“Late the following day” (which suggests to me that the ritual took place at or near dusk, the same time of day I hold my own seidhr rite), the community gathers and the seeress asks for people who can perform “the chants required for carrying out magical rites, also known as warding songs.” The word used here, vardlokkur, means literally “ward enticers,” or chants intended to attract spirits to the sorceress, who was enclosed in a ring of wards set up before the ritual. (In my case, these wards are set for me by my partner Jolene, who prepares the seidhr chamber—a physically closed-off ve set up in my bedroom– while I am taking my cleansing bath.) In other words, although most of us who practice oracular seidhr in a modern setting do some degree of trance journeying as part of the rite, in the most complete description of a Viking-era seidhr rite we have, there was no trance journeying at all; the seeress called the spirits to her.
Although I do intend to continue journeying to the Well, once there I will be using the warding song I was recently given in order to deepen my trance and call the spirits to me. This is more an addition of a new technique than an actual change in direction, since what distinguishes oracular seidhr from spae in the first place (according to most practitioners) is that answers are obtained with the aid of spirits, rather than just by way of the practitioner’s natural psychic ability. However, I see it as an important technique, since in my experience, and that of many others, spirit songs work partially because most spirits love music; singing or chanting not only attracts Them but can also make Them more inclined to give aid. (In the saga, Thorbjorg states that the warding song performed for her was done so well that many spirits came to her, and gave her a great deal of information where before they had not been inclined to answer.)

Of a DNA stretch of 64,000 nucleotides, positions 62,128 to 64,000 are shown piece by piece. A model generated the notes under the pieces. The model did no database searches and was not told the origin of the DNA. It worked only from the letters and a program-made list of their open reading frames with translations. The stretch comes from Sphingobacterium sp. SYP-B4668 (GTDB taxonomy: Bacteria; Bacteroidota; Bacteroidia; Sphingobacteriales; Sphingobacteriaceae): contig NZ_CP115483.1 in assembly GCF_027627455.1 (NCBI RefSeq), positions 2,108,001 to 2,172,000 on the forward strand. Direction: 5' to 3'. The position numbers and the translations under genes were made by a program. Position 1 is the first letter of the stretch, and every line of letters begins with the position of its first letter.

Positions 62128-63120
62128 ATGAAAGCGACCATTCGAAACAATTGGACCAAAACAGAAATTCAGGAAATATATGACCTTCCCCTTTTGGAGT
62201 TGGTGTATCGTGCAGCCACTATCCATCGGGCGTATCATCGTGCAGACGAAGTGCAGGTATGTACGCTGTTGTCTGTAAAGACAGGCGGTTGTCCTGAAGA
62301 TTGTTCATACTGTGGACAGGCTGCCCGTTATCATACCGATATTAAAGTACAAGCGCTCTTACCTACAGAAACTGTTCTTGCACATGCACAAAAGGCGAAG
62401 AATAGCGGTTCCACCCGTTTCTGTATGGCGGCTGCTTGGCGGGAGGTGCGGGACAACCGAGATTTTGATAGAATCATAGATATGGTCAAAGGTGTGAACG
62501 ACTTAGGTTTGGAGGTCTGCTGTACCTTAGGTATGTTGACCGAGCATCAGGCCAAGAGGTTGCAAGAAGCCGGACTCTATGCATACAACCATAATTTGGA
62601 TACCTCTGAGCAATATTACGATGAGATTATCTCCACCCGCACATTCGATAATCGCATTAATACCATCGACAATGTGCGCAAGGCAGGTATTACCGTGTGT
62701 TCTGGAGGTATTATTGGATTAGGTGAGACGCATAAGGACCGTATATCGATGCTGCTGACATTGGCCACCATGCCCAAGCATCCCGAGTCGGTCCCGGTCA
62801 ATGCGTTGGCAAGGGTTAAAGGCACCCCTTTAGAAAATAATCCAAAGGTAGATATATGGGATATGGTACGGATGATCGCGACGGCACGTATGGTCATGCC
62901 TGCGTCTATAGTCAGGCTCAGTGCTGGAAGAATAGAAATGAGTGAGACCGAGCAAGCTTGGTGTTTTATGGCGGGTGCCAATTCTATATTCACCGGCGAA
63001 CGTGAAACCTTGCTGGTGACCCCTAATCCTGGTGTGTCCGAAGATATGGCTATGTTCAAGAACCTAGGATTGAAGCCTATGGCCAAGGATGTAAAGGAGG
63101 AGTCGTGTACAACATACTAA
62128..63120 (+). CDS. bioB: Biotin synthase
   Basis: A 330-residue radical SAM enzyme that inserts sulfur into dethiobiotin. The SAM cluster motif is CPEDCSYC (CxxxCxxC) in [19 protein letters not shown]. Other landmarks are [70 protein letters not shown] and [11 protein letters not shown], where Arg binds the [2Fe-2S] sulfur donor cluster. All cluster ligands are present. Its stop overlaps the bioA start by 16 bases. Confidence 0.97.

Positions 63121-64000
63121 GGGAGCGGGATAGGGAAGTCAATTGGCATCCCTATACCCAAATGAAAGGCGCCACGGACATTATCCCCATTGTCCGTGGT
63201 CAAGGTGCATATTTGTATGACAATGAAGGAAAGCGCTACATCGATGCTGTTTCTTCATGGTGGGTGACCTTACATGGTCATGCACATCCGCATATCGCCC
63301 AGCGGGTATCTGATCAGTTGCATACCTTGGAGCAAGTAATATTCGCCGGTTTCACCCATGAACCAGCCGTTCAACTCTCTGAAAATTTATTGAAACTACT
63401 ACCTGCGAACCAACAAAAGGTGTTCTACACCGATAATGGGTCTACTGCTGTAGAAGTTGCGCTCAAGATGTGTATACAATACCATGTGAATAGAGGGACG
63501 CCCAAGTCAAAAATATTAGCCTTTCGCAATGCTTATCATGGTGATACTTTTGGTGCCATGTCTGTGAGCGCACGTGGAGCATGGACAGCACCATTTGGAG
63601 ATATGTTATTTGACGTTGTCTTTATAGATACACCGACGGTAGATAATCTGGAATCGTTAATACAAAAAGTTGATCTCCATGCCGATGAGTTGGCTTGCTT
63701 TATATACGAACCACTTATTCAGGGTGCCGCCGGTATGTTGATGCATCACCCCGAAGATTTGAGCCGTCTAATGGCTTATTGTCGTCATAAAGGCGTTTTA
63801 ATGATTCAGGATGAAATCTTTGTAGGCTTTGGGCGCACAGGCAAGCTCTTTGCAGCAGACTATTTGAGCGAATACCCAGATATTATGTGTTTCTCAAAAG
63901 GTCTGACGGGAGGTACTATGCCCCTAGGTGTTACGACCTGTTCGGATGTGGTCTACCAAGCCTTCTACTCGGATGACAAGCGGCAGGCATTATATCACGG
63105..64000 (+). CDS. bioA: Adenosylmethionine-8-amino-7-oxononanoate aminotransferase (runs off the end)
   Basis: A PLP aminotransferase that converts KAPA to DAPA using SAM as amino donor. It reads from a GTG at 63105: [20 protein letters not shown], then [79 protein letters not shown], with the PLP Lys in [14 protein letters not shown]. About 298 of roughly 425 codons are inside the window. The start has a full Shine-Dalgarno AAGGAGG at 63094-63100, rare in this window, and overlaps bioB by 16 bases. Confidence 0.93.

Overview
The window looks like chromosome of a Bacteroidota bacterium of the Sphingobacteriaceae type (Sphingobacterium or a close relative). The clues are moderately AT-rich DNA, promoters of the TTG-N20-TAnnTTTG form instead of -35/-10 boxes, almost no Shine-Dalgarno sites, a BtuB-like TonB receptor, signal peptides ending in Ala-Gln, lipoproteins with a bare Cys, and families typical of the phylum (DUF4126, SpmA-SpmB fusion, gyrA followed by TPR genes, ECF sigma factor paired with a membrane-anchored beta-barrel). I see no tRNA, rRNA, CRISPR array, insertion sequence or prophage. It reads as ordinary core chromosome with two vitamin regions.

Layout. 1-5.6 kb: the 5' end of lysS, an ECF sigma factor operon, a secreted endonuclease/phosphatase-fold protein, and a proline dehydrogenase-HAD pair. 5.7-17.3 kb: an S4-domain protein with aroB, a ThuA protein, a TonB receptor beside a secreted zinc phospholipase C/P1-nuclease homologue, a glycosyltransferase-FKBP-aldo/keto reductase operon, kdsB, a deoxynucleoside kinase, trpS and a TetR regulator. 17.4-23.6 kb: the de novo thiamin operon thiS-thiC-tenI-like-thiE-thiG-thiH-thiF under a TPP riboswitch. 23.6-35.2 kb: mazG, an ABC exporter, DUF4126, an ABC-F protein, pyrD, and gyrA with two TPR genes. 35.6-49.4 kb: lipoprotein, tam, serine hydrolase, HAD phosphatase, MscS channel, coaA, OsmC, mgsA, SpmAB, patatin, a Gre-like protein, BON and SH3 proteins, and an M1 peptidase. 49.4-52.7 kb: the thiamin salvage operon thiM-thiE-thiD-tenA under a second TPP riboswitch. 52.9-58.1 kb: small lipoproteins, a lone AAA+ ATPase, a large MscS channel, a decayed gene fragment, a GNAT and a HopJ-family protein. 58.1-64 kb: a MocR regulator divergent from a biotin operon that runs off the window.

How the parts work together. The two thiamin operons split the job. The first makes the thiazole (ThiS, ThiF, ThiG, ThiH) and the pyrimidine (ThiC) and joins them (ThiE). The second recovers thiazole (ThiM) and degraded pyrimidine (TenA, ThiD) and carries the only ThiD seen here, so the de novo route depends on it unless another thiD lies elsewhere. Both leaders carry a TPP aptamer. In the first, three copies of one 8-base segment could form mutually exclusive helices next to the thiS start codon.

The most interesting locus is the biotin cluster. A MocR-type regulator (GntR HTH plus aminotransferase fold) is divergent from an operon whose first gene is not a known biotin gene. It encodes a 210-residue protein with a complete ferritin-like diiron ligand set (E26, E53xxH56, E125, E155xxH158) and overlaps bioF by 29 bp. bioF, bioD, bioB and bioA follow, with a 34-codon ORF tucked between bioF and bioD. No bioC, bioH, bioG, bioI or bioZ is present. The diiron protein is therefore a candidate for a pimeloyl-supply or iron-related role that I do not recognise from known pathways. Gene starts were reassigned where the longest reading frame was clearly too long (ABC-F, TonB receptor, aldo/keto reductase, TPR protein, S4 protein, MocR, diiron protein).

I’m sure further refinements and changes will be given to me in time, as always happens in a living, evolving tradition, but for now I have my work cut out for me with new practices to implement (many of which–especially the ritual costume elements–will probably take a while, and may not even be completely finished this year). I’m not sure yet how much I’ll be allowed to share in terms of photographs of my costume and other accoutrements, however I will probably post updates on these developments from time to time even if they can’t always be accompanied by photos.